Zenawi admits terror detentions
BBC | April 10, 2007
Ethiopia’s government has admitted that it detained 41 “terror suspects” who were captured in neighbouring Somalia. The ministry of foreign affairs said the detainees were from 17 countries including America, Canada and Sweden. (more…)
BBC | April 10, 2007
Ethiopia’s government has admitted that it detained 41 “terror suspects” who were captured in neighbouring Somalia. The ministry of foreign affairs said the detainees were from 17 countries including America, Canada and Sweden.
It is the first time the government has admitted that it is holding the foreigners, defending the action as part of the “global war on terror”. Ethiopia denied the detainees had been held incommunicado. It says five have been released, with 24 more to follow.
Some of the detainees were picked up in Somalia by Ethiopian troops fighting alongside Somalia’s transitional government against a radical Islamist group at the end of last year.
Others were deported from Kenya, where many Somalis have fled continued fighting.
“This real and concrete struggle is being conducted against local and international terrorism in Somalia… in the course of this confrontation, suspected international terrorists have been and are still being captured by the joint forces of the Transitional Federal Government of Somalia and Ethiopia,” the ministry said in a statement.
Last month, Human Rights Watch accused Kenya of secretly expelling people, Ethiopia of making dozens “disappear” and US security agents of routinely interrogating people held incommunicado.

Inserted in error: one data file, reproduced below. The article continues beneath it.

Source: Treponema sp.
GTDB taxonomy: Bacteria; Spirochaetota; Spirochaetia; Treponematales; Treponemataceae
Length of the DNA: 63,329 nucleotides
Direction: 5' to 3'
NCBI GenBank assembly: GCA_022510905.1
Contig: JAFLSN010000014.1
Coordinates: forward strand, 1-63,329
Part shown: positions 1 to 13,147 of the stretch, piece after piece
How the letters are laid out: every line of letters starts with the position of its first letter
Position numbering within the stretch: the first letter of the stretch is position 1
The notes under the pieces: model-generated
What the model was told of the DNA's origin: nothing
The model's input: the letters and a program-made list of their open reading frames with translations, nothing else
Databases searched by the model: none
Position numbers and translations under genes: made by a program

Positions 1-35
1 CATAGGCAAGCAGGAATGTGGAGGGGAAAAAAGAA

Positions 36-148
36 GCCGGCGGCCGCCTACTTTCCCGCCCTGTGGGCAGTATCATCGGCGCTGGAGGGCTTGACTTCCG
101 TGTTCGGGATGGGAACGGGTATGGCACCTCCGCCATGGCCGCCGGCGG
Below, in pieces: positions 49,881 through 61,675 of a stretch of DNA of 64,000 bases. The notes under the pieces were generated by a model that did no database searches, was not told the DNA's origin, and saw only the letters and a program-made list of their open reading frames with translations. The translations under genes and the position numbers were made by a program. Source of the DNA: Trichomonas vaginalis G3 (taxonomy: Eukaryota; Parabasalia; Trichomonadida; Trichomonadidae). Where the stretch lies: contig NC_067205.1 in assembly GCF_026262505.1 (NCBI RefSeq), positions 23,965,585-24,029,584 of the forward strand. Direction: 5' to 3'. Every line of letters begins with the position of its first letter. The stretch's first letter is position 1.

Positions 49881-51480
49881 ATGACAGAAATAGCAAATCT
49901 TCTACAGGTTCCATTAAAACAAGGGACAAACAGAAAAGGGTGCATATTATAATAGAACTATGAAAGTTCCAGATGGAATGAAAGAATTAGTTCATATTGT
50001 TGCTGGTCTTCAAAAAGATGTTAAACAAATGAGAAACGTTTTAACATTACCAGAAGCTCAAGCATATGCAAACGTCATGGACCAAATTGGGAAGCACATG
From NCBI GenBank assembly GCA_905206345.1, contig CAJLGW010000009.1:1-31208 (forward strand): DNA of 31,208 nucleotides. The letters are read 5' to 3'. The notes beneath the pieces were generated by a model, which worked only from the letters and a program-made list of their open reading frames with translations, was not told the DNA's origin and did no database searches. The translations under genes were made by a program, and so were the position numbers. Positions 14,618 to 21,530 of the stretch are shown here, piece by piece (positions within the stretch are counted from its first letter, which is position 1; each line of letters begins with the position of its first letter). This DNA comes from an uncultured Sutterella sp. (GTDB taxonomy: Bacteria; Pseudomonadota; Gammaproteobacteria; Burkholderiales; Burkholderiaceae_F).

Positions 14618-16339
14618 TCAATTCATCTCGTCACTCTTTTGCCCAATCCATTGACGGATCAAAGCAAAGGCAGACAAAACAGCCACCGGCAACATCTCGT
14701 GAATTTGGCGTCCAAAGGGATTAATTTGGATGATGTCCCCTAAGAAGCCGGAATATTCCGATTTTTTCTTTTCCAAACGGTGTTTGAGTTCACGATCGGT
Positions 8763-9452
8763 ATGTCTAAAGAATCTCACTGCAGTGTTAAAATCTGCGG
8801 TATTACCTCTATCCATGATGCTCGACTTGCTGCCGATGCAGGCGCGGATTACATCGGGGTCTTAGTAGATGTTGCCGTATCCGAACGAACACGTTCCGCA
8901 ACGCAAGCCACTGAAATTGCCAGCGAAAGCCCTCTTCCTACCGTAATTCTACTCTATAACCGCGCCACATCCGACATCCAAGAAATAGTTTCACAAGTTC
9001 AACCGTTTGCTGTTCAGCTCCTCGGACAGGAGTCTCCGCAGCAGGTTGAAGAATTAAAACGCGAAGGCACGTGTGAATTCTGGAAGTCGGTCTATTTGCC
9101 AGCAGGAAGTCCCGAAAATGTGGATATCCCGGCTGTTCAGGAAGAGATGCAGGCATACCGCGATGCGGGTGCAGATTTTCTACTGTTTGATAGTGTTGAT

In recent years, Ethiopia has been a key American ally in the fight against al-Qaeda, which has been trying to sink roots among Muslims in the Horn of Africa. In a statement, the Ethiopian ministry of foreign affairs said 12 of the 41 people would remain in custody and would appear before court on 13 April.
Human rights fears
One of those is a 24-year-old American, Amir Meshal. His lawyer, Jonathan Hafetz, told the BBC Mr Meshal had not had access to legal advice in Ethiopia. He is concerned about Mr Meshal facing court in Ethiopia, which he said had a horrific human rights record. Mr Hafetz said his client should be freed and sent home immediately. The International Committee of the Red Cross in Ethiopia said it had not been granted access to any of the detainees, despite having tried for the last month. The Ethiopian government denied that any of the people had been held in secret jails or incommunicado.
“Nothing has been done in secret,” the statement said. “All legal procedures are being followed, and the suspected terrorists have been allowed to appear before the relevant court of law.”